The European Commission will seek powers this spring to cut the cost of ‘“roaming” for mobile phone users unless operators cut prices, Viviane Reding, the European Commissioner for Information Technology, says.

Regulations that would curtail premium charges for phone users calling from abroad could take effect in summer 2007 if the timetable goes to plan, Ms Reding said in an interview with Les Echos.

“I have already been in contact with authorities in Finland, which assumes the European Union presidency in the second half,” she said. Ms Reding is keen to ensure that the momentum towards compulsory price cuts is maintained after planned European Parliament hearings into the topic this spring.

Ms Reding also revealed that she notified German authorities on Friday of her opposition to German government plans to prolong the monopoly of Deutsche Telekom over Germany’s fibre optic network in exchange for accelerated investment by the operator.

“It’s a striking example of the opposite of what should be done,” she said. Ms Reding said the EU’s 11th report on the European telecommunications market, to be published on Monday, demonstrates that “there is a direct correlation between market openness, the results of the operators, and the benefits for consumers. In the countries with the most-open markets, the prices are the lowest, and investments highest.”

Ms Reding said that within the 25 states that make up the EU, broadband penetration was highest in the Netherlands, at 23.8 per cent of lines, and Denmark, with 22.5 per cent. The world leader, South Korea, has a penetration rate of 25.5 per cent.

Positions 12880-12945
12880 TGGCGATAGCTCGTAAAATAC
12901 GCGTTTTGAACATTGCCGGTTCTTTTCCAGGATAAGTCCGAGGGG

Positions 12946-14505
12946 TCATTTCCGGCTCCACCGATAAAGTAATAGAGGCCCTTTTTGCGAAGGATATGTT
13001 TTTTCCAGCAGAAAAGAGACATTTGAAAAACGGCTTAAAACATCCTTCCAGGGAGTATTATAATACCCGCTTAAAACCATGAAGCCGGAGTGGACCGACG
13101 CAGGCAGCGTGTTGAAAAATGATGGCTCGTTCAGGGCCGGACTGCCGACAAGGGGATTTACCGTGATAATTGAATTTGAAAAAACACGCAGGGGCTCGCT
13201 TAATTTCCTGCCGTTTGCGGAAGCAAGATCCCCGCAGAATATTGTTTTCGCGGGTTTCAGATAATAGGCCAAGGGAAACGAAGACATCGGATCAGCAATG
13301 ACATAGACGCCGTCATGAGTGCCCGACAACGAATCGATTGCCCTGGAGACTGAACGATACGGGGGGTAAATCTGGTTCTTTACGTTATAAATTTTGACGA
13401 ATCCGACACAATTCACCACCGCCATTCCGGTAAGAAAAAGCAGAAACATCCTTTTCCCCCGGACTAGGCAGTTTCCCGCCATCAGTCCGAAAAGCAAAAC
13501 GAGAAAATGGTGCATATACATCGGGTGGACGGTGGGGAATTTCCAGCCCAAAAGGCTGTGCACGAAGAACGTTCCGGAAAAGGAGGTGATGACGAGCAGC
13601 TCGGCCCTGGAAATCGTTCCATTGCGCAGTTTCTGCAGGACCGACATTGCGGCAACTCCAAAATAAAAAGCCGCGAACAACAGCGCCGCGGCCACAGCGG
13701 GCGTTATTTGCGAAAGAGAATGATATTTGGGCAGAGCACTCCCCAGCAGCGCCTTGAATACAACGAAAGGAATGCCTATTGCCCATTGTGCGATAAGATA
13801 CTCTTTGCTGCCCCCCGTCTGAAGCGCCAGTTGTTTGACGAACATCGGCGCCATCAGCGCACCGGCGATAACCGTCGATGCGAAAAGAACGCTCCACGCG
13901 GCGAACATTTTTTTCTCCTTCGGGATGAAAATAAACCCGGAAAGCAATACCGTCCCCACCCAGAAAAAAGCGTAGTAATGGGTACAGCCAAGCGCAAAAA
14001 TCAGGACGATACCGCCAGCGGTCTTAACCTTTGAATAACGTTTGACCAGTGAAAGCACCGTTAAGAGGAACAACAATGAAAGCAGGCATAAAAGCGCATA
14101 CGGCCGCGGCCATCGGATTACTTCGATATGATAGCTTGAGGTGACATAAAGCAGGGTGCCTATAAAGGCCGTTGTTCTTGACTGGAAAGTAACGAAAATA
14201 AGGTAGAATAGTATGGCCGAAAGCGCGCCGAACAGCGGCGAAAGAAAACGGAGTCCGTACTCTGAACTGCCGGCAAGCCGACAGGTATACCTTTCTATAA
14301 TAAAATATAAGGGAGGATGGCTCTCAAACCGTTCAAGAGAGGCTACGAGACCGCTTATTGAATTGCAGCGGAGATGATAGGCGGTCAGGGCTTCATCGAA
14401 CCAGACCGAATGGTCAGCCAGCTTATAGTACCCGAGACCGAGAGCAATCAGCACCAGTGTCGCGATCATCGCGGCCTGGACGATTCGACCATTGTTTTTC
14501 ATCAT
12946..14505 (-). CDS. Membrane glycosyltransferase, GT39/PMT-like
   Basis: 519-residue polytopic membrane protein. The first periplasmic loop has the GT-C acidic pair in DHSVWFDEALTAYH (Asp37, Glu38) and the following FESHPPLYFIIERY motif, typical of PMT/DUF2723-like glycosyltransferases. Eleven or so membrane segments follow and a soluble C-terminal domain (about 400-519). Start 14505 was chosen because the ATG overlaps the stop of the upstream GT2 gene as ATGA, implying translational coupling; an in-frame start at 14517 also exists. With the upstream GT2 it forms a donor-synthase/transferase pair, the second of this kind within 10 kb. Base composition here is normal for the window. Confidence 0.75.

“The Dutch and the Danes have obtained the best results by stimulating competition,” Ms Reding, a Luxembourg commissioner, said. Across the Union, the number of broadband lines rose by 20m last year, to 53m.

Ms Reding said the EU regulatory system, which works through national regulators, is effective, but the Commission might seek powers to impose remedies for market failings, currently the responsibility of national regulators, in a revision of the Telecoms Directive at the year end. “Sometimes national regulators struggle to impose remedies,” she said.

Meantime, the penetration rate of mobile phones reached 92.8 per cent last October, up from 86 per cent a year earlier. The price of a three-minute call from a mobile to a fixed phone had fallen 65 per cent over the five years to end-2005, Ms Reding said.

Number portability is working, the unique Europe-wide emergency number, 112, functions throughout the Union, and work on mobile directories is advancing, though states sometimes drag their heels on implementation of the directive.

Ms Reding said she had been obliged to 50 launch infraction procedures against 23 member states since November 2004 when she took the IT portfolio.

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